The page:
When asked, most of the homeowners in the High Prairie Farms Metropolitan District service area, say that they bought their home because of the trees. The trees give our neighborhoods the beauty and distinctiveness that separates them from other areas such as Pradera. There is a feeling of closeness to nature and maturity that only comes with the growth of the trees into majestic proportions. As many of you are aware, the Board of the High Prairie Farms Metro District has dedicated itself to preserving our pine forest as a valuable resource. The Board frequently discusses its purpose and to keep the Board focused, the following mission statement was developed:

The High Prairie Farms Metro District was established to provide a mechanism for efficiently financing, through the use of tax dollars, the maintenance of parks, open space, medians and assist Douglas County with snow removal, which facilitate and sustain the aesthetics and encourages the growth in the market values of the property in the District such as High Prairie Farms/Timbers Subdivisions.

The Board sees protecting the trees as part of that mission. The Board has consistently budgeted your tax dollars maintaining and improving common areas and open space including maintaining and caring for our trees. For the past few years the Board has coordinated with Jill Alexander with Douglas County Wildfire Mitigation, Kristin Garrison, District Forester for the Colorado State Forest Service, Franktown District and Einar Jensen with South Metro Fire Rescue Authority. The Board hired and worked with specialty contractors and arborists to determine the best practices to preserve the trees within the District. The Metro District is currently working with Ray Hardy of High Prairie Tree and Turf, Inc. As a part of its service to the District members and the ongoing care of its trees, the Board has come to realize that forest care and tree health must also include wildfire mitigation, routine tree maintenance and the application of sound forestry practices. Practices which include tree thinning and treatments to prevent infestation by beetles and other insects that threaten the health of our trees.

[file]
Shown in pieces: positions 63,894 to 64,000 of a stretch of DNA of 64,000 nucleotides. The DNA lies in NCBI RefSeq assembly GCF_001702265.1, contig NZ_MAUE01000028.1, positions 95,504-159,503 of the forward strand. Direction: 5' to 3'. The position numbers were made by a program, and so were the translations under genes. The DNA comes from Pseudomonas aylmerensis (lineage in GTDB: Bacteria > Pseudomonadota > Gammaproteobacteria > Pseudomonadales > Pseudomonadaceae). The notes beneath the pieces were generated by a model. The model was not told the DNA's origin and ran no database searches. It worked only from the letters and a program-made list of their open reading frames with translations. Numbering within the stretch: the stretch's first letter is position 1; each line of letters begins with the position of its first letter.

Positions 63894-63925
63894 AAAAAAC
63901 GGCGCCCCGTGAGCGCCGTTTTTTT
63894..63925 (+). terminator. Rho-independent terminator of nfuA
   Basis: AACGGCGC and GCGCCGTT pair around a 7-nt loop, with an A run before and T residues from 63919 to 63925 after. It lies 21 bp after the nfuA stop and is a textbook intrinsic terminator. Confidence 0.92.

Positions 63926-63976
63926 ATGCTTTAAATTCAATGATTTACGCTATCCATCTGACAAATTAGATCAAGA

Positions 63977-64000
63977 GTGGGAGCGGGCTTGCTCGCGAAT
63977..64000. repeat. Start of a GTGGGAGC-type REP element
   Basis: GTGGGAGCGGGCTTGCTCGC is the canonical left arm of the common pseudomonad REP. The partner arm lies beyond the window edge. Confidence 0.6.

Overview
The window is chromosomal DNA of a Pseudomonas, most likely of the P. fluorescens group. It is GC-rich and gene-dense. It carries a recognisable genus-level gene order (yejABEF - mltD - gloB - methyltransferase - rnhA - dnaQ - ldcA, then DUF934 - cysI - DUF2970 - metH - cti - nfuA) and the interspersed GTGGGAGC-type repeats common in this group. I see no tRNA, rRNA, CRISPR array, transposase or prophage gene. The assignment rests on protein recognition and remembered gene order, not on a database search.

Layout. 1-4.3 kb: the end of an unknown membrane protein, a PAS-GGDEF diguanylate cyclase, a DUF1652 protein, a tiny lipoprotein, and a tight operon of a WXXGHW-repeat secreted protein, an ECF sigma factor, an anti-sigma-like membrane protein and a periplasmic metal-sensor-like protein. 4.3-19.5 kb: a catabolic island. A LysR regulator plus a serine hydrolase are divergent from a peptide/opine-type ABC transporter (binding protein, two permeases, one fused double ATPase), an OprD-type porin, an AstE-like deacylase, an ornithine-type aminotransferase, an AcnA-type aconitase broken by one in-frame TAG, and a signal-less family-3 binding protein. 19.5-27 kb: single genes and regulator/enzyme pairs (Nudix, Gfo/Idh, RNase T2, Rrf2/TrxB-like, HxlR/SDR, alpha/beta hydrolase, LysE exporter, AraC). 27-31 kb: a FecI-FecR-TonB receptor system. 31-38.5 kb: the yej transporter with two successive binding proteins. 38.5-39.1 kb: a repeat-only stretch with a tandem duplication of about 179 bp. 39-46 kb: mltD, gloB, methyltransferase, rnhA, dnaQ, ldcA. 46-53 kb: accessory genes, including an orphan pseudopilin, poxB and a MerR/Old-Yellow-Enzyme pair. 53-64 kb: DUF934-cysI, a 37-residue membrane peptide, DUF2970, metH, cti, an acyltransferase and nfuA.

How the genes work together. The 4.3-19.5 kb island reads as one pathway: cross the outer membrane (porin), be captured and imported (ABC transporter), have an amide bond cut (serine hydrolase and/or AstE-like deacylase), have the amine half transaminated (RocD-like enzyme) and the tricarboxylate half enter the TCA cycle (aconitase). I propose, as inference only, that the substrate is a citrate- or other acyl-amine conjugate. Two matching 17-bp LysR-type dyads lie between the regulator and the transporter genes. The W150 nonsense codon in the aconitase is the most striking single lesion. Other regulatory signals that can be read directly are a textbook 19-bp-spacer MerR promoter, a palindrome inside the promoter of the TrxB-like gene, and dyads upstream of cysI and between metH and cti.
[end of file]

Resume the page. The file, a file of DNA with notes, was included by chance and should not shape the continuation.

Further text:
The drought that has been in place along the Front Range for several years has impacted the health of our trees. The drought weakens the trees, which make the trees susceptible to insect infestation. This causes trees to die and dry out, making wildfire more probable. The Board is developing a Community Wildfire Protection Plan using sound forestry principles to carry out its goal to preserve the trees and protect your homes. This requires active participation with homeowners. The District can only work in the open space. Your homes are surrounded by the open space and many own properties with considerable trees. To treat the open space alone will not protect your property from the ravages of wildfire, insect infestation and tree loss

The Waldo Canyon, High Park, Boulder Canyon fires and our own Burning Tree fire (March, 2011) are recent reminders to all of us that just because we are not in the national forest, wildfire is still a real risk. Had the wind not changed directions in the Burning Tree Fire, the wildfire would likely have jumped across Bayou Gulch Road and burned many of our trees and homes. Not so long ago, in 2002 the Hayman Fire raged over 138,000 acres of the Pike National Forest in southwestern Douglas County.